Twice per year, most of the world changes their clocks in what is known as daylight savings time. Over the years it’s meaning has been lost, so why do we still participate in it now?
Surprisingly enough, Germany was the first country to act on daylight savings time in April of 1916 as a way to conserve energy during World War I. By moving clocks forward, people could take advantage of the extra evening daylight rather than wasting energy on lighting. The rest of Europe was onboard with the idea shortly after. And in 1918, the United States adopted daylight saving time. After the war, a free for all system was established in which U.S. states and towns were given the choice of whether or not to partake in Daylight Savings Time. By 1966, Congress had enacted the Uniform Time Act, a federal law meant that any state observing Daylight Savings Tile had to follow a standard protocol throughout the state in which daylight saving time would begin on the first Sunday of April and end on the last Sunday of October.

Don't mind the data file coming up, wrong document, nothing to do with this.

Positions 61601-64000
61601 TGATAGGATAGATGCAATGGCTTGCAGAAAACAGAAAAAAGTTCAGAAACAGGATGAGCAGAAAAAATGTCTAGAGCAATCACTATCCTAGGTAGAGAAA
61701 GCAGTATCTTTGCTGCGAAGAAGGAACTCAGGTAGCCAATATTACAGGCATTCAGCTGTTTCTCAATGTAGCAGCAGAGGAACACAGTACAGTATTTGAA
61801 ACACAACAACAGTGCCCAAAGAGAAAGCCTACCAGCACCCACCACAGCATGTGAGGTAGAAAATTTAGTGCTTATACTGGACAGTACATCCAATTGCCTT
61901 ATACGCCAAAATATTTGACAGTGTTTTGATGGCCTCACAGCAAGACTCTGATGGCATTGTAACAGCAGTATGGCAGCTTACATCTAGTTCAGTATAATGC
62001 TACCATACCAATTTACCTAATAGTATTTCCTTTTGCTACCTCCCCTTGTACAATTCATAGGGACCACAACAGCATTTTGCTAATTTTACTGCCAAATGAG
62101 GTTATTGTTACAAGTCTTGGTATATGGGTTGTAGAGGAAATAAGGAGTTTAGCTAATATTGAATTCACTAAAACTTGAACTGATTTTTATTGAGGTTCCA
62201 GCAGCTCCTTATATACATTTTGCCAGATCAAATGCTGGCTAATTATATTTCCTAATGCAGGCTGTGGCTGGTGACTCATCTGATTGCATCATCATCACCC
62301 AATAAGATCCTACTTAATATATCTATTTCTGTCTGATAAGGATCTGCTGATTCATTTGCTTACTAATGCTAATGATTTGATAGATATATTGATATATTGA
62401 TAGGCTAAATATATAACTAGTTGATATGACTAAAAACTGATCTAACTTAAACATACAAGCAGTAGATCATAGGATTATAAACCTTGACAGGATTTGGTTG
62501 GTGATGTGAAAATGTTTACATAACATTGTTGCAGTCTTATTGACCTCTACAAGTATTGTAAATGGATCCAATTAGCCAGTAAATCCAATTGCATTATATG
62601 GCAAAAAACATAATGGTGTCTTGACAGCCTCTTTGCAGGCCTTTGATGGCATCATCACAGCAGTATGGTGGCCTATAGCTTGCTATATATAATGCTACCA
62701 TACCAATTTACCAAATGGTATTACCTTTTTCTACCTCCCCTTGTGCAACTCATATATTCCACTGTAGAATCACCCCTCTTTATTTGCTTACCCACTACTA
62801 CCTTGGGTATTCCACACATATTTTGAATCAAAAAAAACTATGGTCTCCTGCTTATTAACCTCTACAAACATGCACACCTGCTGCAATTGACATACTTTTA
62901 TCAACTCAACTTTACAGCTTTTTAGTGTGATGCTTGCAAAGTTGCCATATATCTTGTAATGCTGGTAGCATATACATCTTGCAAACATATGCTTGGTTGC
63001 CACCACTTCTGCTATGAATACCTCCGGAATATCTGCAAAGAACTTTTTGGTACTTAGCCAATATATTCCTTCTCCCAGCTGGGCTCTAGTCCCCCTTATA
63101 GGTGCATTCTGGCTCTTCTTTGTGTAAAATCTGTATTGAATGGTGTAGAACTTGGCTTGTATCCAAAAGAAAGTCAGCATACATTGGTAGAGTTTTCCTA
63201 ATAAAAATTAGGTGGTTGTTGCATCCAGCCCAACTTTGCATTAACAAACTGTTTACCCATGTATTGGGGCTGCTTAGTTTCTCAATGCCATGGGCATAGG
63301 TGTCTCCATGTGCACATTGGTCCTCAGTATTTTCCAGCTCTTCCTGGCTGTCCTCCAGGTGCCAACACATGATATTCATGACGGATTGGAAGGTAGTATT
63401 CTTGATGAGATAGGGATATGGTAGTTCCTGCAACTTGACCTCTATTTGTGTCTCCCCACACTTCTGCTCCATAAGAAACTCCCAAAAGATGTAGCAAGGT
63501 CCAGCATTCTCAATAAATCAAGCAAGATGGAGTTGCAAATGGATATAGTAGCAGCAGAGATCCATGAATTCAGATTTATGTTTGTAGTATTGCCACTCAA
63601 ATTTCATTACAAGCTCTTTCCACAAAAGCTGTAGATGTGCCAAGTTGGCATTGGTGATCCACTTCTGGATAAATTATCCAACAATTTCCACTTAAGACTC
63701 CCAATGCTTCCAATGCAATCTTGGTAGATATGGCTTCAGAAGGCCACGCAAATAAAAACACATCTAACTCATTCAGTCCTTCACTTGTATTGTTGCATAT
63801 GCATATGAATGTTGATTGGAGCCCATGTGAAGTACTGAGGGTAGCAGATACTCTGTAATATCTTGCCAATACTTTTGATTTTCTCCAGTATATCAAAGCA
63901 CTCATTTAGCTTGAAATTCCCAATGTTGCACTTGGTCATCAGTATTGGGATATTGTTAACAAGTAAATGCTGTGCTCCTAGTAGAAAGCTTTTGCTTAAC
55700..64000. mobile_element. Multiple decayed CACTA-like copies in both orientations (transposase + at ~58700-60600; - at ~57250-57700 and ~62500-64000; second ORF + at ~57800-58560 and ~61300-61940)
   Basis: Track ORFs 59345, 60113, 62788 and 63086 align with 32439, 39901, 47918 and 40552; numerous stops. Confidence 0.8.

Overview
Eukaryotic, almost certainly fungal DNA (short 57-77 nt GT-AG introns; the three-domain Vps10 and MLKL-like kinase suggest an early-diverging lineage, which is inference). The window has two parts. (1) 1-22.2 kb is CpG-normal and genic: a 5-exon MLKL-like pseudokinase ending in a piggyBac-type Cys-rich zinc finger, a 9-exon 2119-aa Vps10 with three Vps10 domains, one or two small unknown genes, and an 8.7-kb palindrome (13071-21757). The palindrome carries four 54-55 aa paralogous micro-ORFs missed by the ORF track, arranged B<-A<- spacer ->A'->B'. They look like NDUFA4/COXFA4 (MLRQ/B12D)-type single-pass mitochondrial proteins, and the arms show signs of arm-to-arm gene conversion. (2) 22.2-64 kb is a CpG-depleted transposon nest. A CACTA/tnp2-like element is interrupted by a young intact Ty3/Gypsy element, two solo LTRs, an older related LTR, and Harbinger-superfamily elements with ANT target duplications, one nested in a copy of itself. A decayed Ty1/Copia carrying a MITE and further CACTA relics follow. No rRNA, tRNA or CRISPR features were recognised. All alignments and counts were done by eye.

Less than forty percent of the world’s countries still observe daylight saving time. However, those who do observe Daylight Savings Time take advantage of the natural daylight in the evenings. Due to the fact that the days start to get longer as Earth moves from the winter season to spring and summer, with the longest day of the year on the summer solstice. Regions farthest away from the equator and closer to the poles get the most benefit from the Daylight Savings Time clock change since there is a more dramatic change in sunlight throughout the seasons.
EFFECT ON VILLAGE STUDENTS
The chances of finding a student at Village that genuinely enjoys losing an hour of sleep before a Monday morning is like finding a needle in a haystack. Daylight Savings Time seems to have people at their wits end, especially during first period. After conducting a handful interviews, the general consensus stands that the United States should hop on the bandwagon along with most other countries and forgo Daylight Savings Time as a whole.
“I don’t really understand it, but that’s because I never wanted to”- Daniel
“To be honest, they can save their daylight and go elsewhere”- Andrew
“We go in one direction one part of the year. We go back the other way in the other part pf the year and both times it’s pitch black for those of us that get up in the morning. So I feel as though I’m waking up in the middle of the night in the morning ”- Steve
*historical info from livescience.com